House lawmakers voted 310-118 to approve the National Defense Authorization Act, which would increase America's total national security budget by roughly 3% to $886 billion from last year's $858 billion authorization bill.

Key Developments Around the World Bank of Mexico Leaves Reference Interest Rate Unchanged

The Bank of Mexico left its benchmark interest-rate target unchanged at 11.25% for a sixth straight meeting Thursday and reiterated it expects to keep the rate at the current level "for some time."

Mexico Launches Maya Train in Bid to Boost Southern Tourism Russia's Central Bank Raises Key Rate For Fifth Time

The Bank of Russia lifted its key interest to 16% from 15%, in line with investor expectations. When the central bank started its current series of increases in July, the key rate stood at 7.5%. The series of rate rises, aided by the reintroduction of some capital controls, has helped steady the ruble, which had previously been tumbling. However, the central bank said consumer prices continue to increase more rapidly than it had expected, while government spending will stay high for longer than previously indicated. The annual rate of inflation was 7.5% in November, almost double the central bank's target. In a statement, the central bank said rates would have to remain high for some time. "The return of inflation to target in 2024 and its further stabilisation close to 4% assume that tight monetary conditions will be maintained in the economy for a long period," it said. (Dow Jones Newswires)

China's Economy Shows Signs of Losing Further Momentum

The latest data suggests China's economy is struggling anew : investment and consumer spending both expanded slower than expected last month. The country's central bank on Friday pumped a net of about $112 billion into markets.

China's Central Bank Keeps Key Policy Rates Unchanged China's New Home Prices Fell in November Amid Continued Weakness Don't Buy China's November Recovery Financial Regulation Roundup Oklahoma Finds It Hard to Break Up With JPMorgan and BlackRock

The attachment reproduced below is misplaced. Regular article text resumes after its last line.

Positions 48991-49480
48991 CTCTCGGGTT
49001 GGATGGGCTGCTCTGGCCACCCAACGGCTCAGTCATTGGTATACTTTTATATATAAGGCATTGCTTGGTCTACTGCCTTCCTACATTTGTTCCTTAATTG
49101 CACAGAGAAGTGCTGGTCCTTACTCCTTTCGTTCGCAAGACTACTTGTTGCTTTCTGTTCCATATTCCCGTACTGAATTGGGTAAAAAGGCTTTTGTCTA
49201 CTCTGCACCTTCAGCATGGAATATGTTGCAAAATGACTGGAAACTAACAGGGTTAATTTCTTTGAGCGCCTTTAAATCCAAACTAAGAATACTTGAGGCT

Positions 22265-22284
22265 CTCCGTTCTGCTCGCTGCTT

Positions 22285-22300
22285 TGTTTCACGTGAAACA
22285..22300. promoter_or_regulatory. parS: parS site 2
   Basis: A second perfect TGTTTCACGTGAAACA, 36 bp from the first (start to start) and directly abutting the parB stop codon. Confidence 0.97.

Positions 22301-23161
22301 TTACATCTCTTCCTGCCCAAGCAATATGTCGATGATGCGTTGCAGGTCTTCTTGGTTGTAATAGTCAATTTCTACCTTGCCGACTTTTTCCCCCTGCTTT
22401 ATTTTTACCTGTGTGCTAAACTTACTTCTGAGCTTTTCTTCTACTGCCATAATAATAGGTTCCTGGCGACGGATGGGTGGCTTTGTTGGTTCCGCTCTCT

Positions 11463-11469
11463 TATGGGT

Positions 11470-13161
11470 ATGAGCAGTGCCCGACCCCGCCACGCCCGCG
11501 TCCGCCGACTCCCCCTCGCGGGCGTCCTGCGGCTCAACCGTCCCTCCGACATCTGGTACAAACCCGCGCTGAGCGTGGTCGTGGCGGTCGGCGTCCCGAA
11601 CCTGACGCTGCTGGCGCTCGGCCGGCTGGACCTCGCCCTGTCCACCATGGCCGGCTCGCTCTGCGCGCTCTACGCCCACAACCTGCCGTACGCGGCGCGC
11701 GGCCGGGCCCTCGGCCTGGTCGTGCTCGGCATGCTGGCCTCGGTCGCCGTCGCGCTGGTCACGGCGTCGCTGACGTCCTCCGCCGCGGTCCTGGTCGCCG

Oklahoma is among several conservative states targeting financial firms that have embraced ESG. But no state has moved as fast to enforce a broad blacklist of financial firms , creating a case study Wall Street and other states are watching.

Blackstone, Canada Pension Plan in $1.2 Bln Joint Venture With FDIC

Two units of Blackstone Real Estate Debt Strategies, Blackstone Real Estate Income Trust, Canada Pension Plan Investment Board and funds affiliated with Rialto Capital entered a JV with the Federal Deposit Insurance Corp.

Biden Administration Calls AI a Risk to Financial System

The Biden administration identified artificial intelligence as a vulnerability in the financial system for the first time, recommending financial institutions closely monitor the development of AI. The Financial Stability Oversight Council, an interagency group led by Treasury Secretary Janet Yellen, made the recommendation as part of its annual report.

Forward Guidance Friday (all times ET)

8:15 a.m.: Canada housing starts for November

8:30 a.m.: New York Fed's Empire State Manufacturing Survey

9:15 a.m.: U.S. industrial production and capacity utilization